Steve Benen began a post on the upcoming battle over tax giveaways for the wealthy with this comment:
How to lose after being dealt a good hand…. The high-profile fight of the moment is over tax policy, and by most measures, Democrats are in a reasonably good position. Republican leaders are arguing amongst themselves; polls show President Obama’s proposal to be considerably more popular than the GOP’s; and just weeks before the midterm elections, Republicans are prepared to fight tooth and nail to hold middle-class tax cuts hostage.
It’s not a bad scenario for Democrats, right? The only way for Dems to screw this one up would be for them to start breaking ranks and siding with Republicans on the minority party’s misguided, unpopular, and irresponsible plan, and start echoing bogus GOP talking points.
Well, Mr. Benen, I’m here to tell you that our poor Missouri Democrats, at least, are unable to seize opportunity when it’s offered on a silver platter. We’ve all seen how Robin Carnahan went all wobbly on the topic right away and surrendered before the first shot had even been fired – for all the good it’s dong her. Blunt, who seems to have no inconvenient hang-ups about honesty, has an ad currently running that trumpets the over-the-top claim that she supports the “largest tax increase in history.”
Our current Democratic senator, Claire McCaskill, on the other hand, has been strategically silent on the topic. There are now, however, indications that she is finally crawling out of the cave where she’s been hiding in order to test which way the wind is blowing:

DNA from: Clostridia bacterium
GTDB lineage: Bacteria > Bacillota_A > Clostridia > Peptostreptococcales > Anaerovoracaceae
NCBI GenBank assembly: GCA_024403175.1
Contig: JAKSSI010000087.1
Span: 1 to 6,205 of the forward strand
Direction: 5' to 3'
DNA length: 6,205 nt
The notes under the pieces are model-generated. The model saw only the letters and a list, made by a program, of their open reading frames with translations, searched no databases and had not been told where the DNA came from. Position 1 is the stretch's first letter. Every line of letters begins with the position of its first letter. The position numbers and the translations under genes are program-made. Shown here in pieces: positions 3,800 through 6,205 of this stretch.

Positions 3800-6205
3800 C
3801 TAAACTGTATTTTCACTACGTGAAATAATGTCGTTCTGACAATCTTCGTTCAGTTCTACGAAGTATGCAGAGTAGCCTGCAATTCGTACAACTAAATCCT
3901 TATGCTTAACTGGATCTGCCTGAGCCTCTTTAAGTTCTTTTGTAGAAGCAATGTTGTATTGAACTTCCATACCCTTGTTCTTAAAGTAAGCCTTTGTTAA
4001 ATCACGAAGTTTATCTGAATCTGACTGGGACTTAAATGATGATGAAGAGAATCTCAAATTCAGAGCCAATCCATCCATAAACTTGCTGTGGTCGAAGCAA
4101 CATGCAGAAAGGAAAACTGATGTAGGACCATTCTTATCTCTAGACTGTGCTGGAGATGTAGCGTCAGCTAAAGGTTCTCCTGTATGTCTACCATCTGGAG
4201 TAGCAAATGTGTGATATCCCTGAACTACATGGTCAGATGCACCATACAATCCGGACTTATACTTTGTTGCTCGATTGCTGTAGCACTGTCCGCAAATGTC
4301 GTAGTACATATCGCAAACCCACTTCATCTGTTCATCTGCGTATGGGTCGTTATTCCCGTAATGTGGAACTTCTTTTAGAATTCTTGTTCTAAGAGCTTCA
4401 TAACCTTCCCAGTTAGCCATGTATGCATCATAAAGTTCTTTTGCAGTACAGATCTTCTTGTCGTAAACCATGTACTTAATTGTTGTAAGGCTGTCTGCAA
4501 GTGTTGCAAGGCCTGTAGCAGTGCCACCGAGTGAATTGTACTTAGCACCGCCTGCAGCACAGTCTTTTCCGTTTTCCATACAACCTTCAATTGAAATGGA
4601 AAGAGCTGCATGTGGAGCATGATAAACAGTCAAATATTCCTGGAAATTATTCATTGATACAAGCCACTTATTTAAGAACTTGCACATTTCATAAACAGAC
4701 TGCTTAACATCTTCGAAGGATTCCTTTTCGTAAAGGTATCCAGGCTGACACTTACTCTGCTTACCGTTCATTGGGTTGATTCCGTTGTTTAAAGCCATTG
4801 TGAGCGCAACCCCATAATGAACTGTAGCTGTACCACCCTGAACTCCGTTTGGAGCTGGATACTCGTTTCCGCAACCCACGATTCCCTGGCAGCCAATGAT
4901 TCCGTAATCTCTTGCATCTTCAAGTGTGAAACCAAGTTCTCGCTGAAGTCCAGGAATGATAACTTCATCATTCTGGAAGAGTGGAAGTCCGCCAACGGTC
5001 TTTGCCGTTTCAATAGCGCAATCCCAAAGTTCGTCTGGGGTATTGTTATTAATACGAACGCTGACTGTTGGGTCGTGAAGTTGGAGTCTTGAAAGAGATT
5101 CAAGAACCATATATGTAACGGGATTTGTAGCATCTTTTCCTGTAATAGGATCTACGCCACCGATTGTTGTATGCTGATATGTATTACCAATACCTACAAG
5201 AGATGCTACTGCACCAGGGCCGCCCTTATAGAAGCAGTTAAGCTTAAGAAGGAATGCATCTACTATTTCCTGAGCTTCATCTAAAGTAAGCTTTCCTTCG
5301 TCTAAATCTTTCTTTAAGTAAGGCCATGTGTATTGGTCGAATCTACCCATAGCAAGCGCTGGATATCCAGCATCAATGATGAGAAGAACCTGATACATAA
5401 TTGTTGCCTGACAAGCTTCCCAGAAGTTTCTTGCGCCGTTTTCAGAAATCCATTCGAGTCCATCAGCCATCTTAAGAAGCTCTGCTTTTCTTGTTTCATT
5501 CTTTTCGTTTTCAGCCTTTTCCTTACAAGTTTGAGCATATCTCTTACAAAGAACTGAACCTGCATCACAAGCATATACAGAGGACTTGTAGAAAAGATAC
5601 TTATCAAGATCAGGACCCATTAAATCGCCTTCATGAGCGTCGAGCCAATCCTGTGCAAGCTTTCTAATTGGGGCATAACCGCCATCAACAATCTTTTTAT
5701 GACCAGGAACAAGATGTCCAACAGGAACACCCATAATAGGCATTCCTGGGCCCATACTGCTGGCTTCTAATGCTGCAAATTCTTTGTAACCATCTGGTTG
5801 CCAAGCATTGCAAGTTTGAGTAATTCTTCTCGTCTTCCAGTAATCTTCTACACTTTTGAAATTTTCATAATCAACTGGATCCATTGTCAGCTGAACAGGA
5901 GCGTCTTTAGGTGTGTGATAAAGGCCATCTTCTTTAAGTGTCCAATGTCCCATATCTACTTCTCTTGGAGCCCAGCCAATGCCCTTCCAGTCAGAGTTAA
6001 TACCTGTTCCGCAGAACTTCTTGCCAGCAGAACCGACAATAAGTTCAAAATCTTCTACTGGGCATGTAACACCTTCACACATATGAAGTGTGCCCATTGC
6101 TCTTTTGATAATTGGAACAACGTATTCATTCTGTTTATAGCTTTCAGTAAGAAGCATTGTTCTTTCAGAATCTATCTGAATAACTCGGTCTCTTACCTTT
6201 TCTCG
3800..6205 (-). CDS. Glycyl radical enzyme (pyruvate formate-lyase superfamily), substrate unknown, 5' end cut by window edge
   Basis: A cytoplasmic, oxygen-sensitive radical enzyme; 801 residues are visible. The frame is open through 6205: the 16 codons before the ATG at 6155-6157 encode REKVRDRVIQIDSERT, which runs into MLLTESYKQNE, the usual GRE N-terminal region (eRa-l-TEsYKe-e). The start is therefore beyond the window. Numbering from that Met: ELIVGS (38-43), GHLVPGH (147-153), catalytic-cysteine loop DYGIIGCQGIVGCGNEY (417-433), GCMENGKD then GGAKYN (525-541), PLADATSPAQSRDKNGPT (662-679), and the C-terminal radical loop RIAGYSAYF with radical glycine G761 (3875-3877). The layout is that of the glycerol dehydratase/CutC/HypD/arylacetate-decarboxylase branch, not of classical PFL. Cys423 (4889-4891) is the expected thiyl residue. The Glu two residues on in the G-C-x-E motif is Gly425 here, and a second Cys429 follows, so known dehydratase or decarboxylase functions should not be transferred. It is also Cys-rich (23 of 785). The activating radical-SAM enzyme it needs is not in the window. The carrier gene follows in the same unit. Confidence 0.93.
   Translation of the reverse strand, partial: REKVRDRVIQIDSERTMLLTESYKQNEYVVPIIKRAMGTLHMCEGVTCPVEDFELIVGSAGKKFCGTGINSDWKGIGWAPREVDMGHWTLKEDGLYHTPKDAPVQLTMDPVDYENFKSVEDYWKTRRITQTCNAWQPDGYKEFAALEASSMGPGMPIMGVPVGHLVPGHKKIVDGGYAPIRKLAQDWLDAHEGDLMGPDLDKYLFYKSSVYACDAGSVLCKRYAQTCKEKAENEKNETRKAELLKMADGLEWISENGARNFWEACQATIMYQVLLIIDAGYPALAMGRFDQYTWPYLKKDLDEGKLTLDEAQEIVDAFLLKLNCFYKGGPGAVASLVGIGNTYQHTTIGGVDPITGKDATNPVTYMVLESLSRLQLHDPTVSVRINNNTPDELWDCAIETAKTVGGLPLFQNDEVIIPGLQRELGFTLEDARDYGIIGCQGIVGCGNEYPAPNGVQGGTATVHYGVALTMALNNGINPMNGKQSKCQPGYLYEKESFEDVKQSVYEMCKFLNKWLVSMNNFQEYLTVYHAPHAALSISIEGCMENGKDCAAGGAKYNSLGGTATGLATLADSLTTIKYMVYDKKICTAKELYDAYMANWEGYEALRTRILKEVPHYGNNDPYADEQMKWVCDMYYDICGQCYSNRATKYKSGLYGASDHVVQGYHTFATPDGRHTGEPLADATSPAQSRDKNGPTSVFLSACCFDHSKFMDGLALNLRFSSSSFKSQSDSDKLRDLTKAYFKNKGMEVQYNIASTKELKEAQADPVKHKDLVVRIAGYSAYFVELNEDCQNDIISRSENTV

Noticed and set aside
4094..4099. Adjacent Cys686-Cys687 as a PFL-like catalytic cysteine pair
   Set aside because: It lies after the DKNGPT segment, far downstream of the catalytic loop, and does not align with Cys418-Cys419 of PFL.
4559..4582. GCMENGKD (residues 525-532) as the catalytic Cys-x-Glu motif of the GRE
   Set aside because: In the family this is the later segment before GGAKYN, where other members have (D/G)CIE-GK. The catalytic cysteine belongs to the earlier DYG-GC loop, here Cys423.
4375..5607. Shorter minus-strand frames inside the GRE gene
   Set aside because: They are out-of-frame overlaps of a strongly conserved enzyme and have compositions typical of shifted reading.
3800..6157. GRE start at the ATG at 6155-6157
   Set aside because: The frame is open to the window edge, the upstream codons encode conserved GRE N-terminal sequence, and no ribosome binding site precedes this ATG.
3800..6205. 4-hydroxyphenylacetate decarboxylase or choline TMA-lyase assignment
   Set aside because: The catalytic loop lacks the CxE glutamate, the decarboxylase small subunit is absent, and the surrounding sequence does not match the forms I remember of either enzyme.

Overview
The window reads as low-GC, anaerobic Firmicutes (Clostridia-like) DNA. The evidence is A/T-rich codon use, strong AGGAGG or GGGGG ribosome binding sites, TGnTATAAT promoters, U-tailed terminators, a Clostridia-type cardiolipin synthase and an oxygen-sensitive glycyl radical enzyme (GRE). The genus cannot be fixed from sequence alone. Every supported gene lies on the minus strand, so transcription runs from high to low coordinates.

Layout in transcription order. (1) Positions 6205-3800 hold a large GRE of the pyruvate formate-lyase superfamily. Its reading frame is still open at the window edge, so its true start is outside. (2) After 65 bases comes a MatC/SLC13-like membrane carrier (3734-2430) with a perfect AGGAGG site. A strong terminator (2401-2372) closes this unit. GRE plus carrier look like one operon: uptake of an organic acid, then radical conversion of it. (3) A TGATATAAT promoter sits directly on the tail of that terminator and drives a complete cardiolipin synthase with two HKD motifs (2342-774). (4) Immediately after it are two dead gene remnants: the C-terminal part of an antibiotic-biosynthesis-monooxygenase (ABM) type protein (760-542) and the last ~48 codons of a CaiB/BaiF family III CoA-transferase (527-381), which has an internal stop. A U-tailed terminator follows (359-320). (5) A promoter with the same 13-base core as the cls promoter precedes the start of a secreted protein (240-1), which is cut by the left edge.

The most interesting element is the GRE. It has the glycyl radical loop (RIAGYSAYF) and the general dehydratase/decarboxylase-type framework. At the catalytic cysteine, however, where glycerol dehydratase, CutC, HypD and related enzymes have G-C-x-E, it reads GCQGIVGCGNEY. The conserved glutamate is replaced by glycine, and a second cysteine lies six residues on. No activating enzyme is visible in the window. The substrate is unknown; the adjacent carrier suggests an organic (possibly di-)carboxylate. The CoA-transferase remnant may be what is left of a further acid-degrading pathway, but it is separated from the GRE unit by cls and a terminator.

Sens. Claire McCaskill (D., Mo.) and Michael Bennet (D., Colo.) said their first priority was ensuring the continuation of the tax cuts for those earning less than $250,000, but both left the door open to a short-term extension of the lower rates for higher earners if it could lead to a compromise agreement with Republicans.
“I am inclined not to support [extending] the top rates, but I want to keep the door open to any possible compromises that in the long-term would be positive for our economy, and have a great impact on reducing the deficit,” McCaskill told reporters after a Senate vote Monday.
Bear in mind that this is the same deficit-obsessed McCaskill who just a few weeks ago was strutting around, pretending to be St. George confronting the budget dragon. She was firm that all new spending be offset by corresponding spending cuts.
So tell me, how could she even contemplate extending costly tax giveaways to the richest 2% of the country while opposing the less costly and potentially far more stimulative Temporary Assistance to Needy Families (TANF) program because it wouldn’t be “fiscally prudent.” Just to underline the absurdity, note that TANF will add 2.5 billion dollars to one year’s spending, while the top bracket tax cuts will cost the economy 1.1 trillion dollars over a
similar one year period decade.
To date I have supposed that McCaskill has simply been pandering for political purposes, but in this case she seems not only inconsistent and wrong-headed in terms of policy, but, if you agree with Benen, politically tone-deaf, albeit in a timid sort of way. Could it be that the explosive Tea Party noise in Missouri has left her in such a state of shell-shock that she’s too dazed and confused to adequately function?